ATLANTA — An attorney for a high-ranking Department of Defense employee charged with taking a bribe to steer federal contracts for work in Afghanistan to a contractor says he’s set to plead guilty.
Desi Deandre Wade’s attorney Ebony Ameen said her client intends to change his plea at a Dec. 21 hearing but declined further comment.
Wade was the department’s Chief of Fire and Emergency Services in Afghanistan. He was arrested in August after prosecutors said he took $95,000 from a contractor at the Fire-Rescue International Conference in Atlanta.
Afghanistan-based investigators said they received a tip in July that Wade received a $4,000 bribe to award a contract to a company. They say he later proposed steering a contract to that firm for about $100,000.
Fla. Ponzi scammer begins 2-week lawyer grilling
MIAMI — To avoid possibly dying in prison, convicted Ponzi schemer Scott Rothstein is naming names and pledging to tell the complete truth about who else was involved in the $1.2 billion fraud, attorneys said Monday.
More than 30 lawyers representing dozens of wronged investors lined up to question Rothstein about the scheme he ran in his now-defunct Fort Lauderdale law firm, and how much assistance he got from outsiders, mainly bankers and other attorneys.
William Scherer, who represents about 25 investors, said the first few hours of the two-week, closed-door questioning revealed fresh details about other players and illegal actions in the scheme, which imploded in fall 2009. Scherer declined to reveal those details but said transcripts will eventually become public.
“There is some astounding stuff we are hearing,” Scherer said. “The illegalities that went on there are bigger than what I knew. It’s pretty amazing to me.”
For example, Scherer said Rothstein named three other South Florida law firms that supposedly referred hundreds of cases to Rothstein’s firm, some of them likely bogus because the fraud revolved around investments in faked legal settlements. That could make those attorneys part of the Ponzi scheme, with possible criminal liability and also potentially targets of lawsuits by investors see king repayment.
Scherer and others said Rothstein, who is serving a 50-year prison sentence, promised to come clean in hopes of one day getting out. Federal prosecutors have recommended an unspecified reduction in Rothstein’s sentence, but only if he continues to cooperate in the ongoing criminal investigation and the civil cases.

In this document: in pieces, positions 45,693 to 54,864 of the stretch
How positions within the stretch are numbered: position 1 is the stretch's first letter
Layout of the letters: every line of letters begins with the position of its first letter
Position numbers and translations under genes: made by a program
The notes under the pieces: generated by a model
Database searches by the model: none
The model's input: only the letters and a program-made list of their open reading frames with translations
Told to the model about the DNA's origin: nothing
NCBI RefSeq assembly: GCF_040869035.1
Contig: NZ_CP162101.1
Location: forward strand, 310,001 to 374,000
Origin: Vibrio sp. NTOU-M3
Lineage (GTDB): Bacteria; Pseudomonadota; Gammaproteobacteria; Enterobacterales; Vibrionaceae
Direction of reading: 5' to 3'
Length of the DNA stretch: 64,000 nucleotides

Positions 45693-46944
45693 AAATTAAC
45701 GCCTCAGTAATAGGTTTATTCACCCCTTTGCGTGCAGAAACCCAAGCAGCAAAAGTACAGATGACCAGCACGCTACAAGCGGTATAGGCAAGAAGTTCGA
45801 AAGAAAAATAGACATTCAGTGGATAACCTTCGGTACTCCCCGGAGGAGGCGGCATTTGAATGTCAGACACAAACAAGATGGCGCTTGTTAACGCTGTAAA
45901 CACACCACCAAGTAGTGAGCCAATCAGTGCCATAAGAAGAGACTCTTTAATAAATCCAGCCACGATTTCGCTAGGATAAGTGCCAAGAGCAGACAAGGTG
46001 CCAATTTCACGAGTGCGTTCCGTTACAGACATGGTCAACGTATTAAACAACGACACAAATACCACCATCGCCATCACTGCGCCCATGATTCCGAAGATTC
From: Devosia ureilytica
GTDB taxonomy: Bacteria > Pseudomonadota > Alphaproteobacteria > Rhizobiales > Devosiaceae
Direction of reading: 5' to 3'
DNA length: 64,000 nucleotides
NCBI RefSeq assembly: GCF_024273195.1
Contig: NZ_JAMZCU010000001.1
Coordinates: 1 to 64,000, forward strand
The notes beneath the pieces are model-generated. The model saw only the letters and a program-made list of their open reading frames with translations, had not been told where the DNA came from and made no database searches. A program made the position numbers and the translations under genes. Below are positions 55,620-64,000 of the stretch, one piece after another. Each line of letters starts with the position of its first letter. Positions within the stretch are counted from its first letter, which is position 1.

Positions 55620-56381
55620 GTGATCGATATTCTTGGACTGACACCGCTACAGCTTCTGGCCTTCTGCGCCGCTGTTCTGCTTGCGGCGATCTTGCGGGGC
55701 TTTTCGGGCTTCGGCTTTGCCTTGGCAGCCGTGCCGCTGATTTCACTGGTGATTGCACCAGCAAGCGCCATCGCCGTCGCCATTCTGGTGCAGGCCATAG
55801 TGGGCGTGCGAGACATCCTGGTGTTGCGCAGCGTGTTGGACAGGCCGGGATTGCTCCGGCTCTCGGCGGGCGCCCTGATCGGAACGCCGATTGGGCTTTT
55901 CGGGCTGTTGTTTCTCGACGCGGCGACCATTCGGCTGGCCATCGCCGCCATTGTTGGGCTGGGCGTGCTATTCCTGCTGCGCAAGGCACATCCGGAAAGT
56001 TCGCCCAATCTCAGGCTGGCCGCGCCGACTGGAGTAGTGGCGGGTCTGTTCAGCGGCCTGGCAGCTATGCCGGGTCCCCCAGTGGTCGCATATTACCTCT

Another name change for former Blackwater firm
McLEAN, Va. — The security firm once known as Blackwater on Monday changed its name for the second time in less than three years as its owners continue to reshape the company they bought from its founder a year ago.
The Arlington-based company announced it will no longer be known as Xe Services and is now called Academi. The name is inspired by Plato’s Academy in ancient Greece and is designed to connote elite, highly disciplined warriors who are thinkers as well as fighters.
CEO Ted Wright said a new name was needed to reflect changes the company has undergone since a group of investors bought it in December 2010 from founder Erik Prince.
“Simply stated, we are a new company. New ownership team. New board of directors,” Wright said.
Prince founded the company in 1997 in North Carolina and built it into a contractor that provided training and protection for government workers in war zones around the globe. But Blackwater guards were involved in a series of high-profile shootings, none more so than the 2007 shootings in Nisoor Square in Baghdad that left 17 Iraqis dead. Iraq has since banned the company from working i n the country. And four Blackwater guards still face federal prosecution for their actions.
Prince, though, offered aggressive defenses of his company’s work and became a target for critics who said he fostered a trigger-happy culture. In 2009, the company acknowledged the Blackwater name had become tarnished and changed its name to Xe.